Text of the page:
If you think your workplace is drug-free, the government has a surprise for you. Chances are you’re wrong—very wrong. According to the latest survey, one out of every 12 U.S. workers uses illegal drugs. That’s self-reported illegal drug use among adults working full-time—and just those who admit they’ve used illicit substances within the last 30 days.
The information comes from the latest study by the Substance Abuse and Mental Health Administration, an agency within the federal Department of Health and Human Services. The agency surveyed both public and private employees over a three-year period and found that 8.2% had used illegal drugs in the past 30 days.
That’s up from earlier surveys. In 1994, just 7.6% used illegal drugs, and in 1997, the rate was 7.7%.
Most employees who admitted drug use said marijuana was their drug of choice.
What may be even more shocking are the rates of drug use by profession. About 4% of teachers and social workers admitted to illegal drug use. Among construction workers, over 15% indulged.
The prize for the highest rate of illegal drug use goes to… restaurant workers, 17.4% of whom said they had used drugs in the last month.
The survey results reveal other patterns. Younger employees are more likely to use illegal drugs, and use drops as workers get older. The percentage using illegal drugs in the past month, by age:
- 19% of 18-25 year-olds
- 10.3% of 26-34 year-olds
- 7% of 35-49 year-olds
- 2.6% of 50-64 year-olds.
Illegal drug use is most prevalent among men, who account for two-thirds of users.
The survey also looked at alcohol abuse. Slightly over 10 million full-time employees reported they were heavy drinkers—defined as having five or more drinks during one session at least five times in the past 30 days.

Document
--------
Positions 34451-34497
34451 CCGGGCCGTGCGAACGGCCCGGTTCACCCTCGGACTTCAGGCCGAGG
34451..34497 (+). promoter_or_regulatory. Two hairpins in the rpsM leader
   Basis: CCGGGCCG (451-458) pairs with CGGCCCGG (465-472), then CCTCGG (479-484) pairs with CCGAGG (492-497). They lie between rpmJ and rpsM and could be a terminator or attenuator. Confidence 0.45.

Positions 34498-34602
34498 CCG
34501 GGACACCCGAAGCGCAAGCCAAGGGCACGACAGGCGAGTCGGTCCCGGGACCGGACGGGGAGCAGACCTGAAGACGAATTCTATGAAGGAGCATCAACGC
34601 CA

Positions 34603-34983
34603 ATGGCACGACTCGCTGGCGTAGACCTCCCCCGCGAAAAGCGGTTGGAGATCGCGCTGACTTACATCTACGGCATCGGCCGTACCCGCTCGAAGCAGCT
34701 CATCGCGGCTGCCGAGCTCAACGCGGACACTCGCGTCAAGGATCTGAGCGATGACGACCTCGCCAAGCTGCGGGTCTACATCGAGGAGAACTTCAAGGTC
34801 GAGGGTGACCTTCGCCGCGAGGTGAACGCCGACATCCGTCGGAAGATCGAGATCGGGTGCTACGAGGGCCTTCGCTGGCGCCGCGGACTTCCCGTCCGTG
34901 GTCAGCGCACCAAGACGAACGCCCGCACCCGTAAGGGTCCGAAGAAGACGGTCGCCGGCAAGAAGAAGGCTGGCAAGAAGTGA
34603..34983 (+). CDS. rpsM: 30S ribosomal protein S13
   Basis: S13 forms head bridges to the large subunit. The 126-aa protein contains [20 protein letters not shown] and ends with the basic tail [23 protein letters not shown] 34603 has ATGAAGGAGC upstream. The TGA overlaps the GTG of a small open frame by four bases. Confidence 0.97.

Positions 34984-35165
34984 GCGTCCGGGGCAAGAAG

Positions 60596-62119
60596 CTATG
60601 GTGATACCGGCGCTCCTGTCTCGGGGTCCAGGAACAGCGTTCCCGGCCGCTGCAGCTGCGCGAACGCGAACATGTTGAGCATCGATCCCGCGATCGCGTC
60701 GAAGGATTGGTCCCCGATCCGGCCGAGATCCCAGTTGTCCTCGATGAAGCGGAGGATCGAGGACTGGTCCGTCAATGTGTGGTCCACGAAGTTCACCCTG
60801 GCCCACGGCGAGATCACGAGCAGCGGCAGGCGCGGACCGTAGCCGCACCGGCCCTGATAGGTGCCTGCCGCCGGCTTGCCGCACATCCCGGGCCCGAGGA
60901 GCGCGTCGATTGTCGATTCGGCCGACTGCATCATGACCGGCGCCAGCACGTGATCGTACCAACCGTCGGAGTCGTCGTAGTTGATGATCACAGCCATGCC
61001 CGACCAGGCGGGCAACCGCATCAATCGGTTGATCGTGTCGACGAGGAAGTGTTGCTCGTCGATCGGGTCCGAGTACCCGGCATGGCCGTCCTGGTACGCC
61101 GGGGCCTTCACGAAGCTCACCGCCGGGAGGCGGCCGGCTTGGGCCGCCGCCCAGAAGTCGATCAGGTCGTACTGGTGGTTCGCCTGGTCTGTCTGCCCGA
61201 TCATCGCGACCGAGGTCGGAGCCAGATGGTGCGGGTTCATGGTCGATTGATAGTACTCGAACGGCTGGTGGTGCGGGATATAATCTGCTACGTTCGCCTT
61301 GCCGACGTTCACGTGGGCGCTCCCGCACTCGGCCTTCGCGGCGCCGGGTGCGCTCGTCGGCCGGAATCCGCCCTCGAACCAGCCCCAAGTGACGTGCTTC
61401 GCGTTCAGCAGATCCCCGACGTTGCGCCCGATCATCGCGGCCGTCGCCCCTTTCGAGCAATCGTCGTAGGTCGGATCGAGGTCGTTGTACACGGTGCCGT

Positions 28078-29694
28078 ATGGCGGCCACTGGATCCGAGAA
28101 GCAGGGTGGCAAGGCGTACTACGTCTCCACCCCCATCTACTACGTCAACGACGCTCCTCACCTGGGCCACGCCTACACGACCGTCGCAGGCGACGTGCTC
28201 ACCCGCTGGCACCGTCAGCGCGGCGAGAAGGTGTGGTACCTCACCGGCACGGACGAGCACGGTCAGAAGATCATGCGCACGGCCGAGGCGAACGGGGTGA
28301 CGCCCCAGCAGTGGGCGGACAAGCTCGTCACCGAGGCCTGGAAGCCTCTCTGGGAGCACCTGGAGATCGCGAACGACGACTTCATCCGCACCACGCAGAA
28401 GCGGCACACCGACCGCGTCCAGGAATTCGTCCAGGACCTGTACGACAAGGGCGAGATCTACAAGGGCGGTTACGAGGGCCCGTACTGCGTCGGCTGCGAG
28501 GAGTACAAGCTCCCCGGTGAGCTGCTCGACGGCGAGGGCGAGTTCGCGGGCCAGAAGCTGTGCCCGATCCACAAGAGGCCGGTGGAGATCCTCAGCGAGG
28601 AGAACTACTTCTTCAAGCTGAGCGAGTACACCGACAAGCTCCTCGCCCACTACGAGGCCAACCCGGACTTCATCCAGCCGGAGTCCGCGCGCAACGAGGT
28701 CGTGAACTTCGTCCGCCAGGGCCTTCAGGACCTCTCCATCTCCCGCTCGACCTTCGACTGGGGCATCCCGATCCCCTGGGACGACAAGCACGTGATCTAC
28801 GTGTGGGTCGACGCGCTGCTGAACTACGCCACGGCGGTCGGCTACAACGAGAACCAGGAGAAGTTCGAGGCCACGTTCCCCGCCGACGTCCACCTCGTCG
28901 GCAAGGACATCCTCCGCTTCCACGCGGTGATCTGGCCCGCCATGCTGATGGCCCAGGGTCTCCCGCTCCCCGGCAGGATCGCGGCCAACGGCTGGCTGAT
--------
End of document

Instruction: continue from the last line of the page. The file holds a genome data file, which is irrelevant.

What employers can do: Drug and alcohol abuse significantly affect performance, productivity, safety, workers’ compensation claims and health insurance costs, so it’s in your interest to adopt appropriate policies.
On the other hand, you must be careful about approaching employees you suspect have a drug or alcohol problem since the ADA limits how you handle disabilities. For example, binge drinking may or may not be an indication of a disability—alcoholism. And if you treat an employee as if she is disabled when she is not, you may be “regarding” her as disabled, putting her under the protection of the ADA.
Your best bet is to design a solid drug and alcohol policy, prohibiting use or intoxication at work. Then focus on performance, not use. It’s always safer to discipline employees for.
That doesn’t mean, however, that you shouldn’t consider a good testing program for both applicants and current employees. Just make sure you adopt a well-designed program and use a reliable and dependable testing lab.
For more information on developing a drug-free workplace, see HR Specialist’s white paper “Drugs in the Workplace.” It contains a list of warning signs that an employee may have a drug problem, as well as guidelines on developing anti-drug abuse and drug-testing policies. Also provided is a sample policy you can adapt for your workplace.
Additional employer assistance is available from the government at www.drugfreeworkplace.gov.
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